At home the patient was cared for in bed in a darkened room. Her family became concerned about her poor oral intake and the associated weight loss. Her mother tried repeatedly to get professional help in the community but it was not forthcoming; the patient required an emergency admission to hospital.
Once in hospital only IV fluids were given, with a delay of nine days before nutritional feed was given via a NGT. A SALT assessment failed to find a reason for the swallowing problems. An eating disorder was excluded. With the apparent lack of an organic reason for the situation, psychological problems and lack of motivation were suggested as a cause by hospital staff. Reluctance to allow long-term feeding via NGT was expressed, the reason cited being that she might become “dependent” on this form of treatment.
Accordingly, attempts were made to wean her off the NGT, in the form of longer waits between feeds. This was observed and challenged by the patient’s mother.
Two months into her admission the need for long term nutritional support in the community was accepted by the nutrition support team (NST). An NJT was inserted on the grounds that there was no domiciliary service for re-siting NGTs. She was then discharged and is maintaining a normal BMI while being cared for at home.
3.4. Case 4
This patient was diagnosed with ME as a child. Several years later the ME became very severe. She became virtually unable to eat and had severe nausea. An ME specialist recommended tube-feeding. The patient and her parents agreed to it. There was a lengthy delay because the local pediatricians refused it. Her inability to eat and the delay caused significant weight loss and the situation became life threatening. The patient was admitted to hospital where NGT feeding commenced. The local pediatricians claimed that she had anorexia nervosa and persuasive refusal syndrome and threatened admission to a psychiatric unit. A psychiatrist found that she did not have any psychiatric disorders. She was NGT fed for nine months before a PEG was sited.
3.5. Case 5
ME was diagnosed in childhood in this patient; she is now in her forties. She has had two episodes of enteral feeding, firstly in her thirties and more recently for a longer period of four years. She has needed emergency admissions to hospital on both occasions in order to access enteral feeding. As with the other cases there was no support in the community for the provision of NGT feeding.
At the first emergency admission, her BMI was 13.7 She was fed by NGT for three weeks, following which the NGT was removed prior to discharge. The patient felt she had been labelled as having an eating disorder. On discharge she was allocated an eating disorders dietician who alluded to the likelihood that she would be sectioned under the Mental Health Act if she lost more weight.
Following a move to a new area, a different consultant looked at her case and made a diagnosis of gastroparesis.
A worsening of her ME, a fall in her BMI to 14.8 and being barely able to consume any ONS led to another emergency admission.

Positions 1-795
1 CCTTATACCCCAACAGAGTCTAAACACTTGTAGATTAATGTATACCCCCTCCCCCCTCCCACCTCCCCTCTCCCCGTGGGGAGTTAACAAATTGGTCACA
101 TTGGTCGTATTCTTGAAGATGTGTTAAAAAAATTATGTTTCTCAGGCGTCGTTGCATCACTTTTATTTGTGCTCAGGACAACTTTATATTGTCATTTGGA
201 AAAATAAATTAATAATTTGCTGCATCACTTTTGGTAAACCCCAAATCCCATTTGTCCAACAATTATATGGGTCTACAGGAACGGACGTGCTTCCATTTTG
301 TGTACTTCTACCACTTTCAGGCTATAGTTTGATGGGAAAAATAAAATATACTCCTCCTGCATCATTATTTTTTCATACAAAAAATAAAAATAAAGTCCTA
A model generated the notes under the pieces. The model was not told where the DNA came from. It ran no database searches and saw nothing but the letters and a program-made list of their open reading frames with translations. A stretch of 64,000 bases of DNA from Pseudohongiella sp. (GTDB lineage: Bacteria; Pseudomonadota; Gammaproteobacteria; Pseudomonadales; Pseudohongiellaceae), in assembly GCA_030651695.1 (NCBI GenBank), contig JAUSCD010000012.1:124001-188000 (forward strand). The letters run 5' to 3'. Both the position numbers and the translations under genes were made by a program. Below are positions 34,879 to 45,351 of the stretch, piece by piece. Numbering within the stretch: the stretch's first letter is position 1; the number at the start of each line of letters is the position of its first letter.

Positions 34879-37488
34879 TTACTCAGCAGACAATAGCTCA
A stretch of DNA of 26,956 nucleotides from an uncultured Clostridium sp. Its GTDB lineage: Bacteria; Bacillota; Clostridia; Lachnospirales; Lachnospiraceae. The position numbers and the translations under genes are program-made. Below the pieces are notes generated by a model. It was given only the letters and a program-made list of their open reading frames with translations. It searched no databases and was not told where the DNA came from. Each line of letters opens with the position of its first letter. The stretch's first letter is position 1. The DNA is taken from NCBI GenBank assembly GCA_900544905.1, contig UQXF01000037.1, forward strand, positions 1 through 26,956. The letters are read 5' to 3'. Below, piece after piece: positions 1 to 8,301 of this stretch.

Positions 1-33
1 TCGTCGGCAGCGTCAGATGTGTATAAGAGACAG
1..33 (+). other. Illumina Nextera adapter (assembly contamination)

On this occasion she was provided with a long-term plan. She was discharged with an NGT in situ and with the involvement of a HENS dietician. While in hospital she had been taught how to reinsert an NGT herself which she was then able to do at home, avoiding the need for further hospital admissions.
Working in conjunction with the HENS dietitian, the patient has progressed to modifying her diet to food which was more easily digested. She has been able to remove the NGT but still requires ONS to meet her calorific requirements. Her BMI is currently 20.5.
The experiences of all five participants share some strikingly similar features.
All had been allowed to become and remain severely malnourished and dehydrated. The experience was frightening and emotionally upsetting for the patients. The extent of the malnutrition could have further consequences, both short- and long-term. The re-introduction of nutrition poses an immediate risk of re-feeding syndrome [8
] and there are possible longer-term consequences for the patients’ health status including poor wound healing, neurological damage, and osteoporosis [9
Features emerging from these five cases include:
All were allowed to become severely malnourished and dehydrated to a life-threatening extent.
The inability to swallow in all cases was believed to be psychological in origin and psychiatrists became involved in all cases.
All five were considered to be suffering from anorexia nervosa; had this been the case it would have warranted tube feeding.
Two were advised that their enteral nutrition would be stopped, despite a clinical need.
Two were threatened that they would be sectioned under the Mental Health Act, if they did not eat and drink or if they lost weight again.
Scope and Limitations of Study
This case report documents the experiences of five people. While the number of cases reported here is small, our experience of supporting other severely affected ME patients has shown similar failures in a much larger number of cases.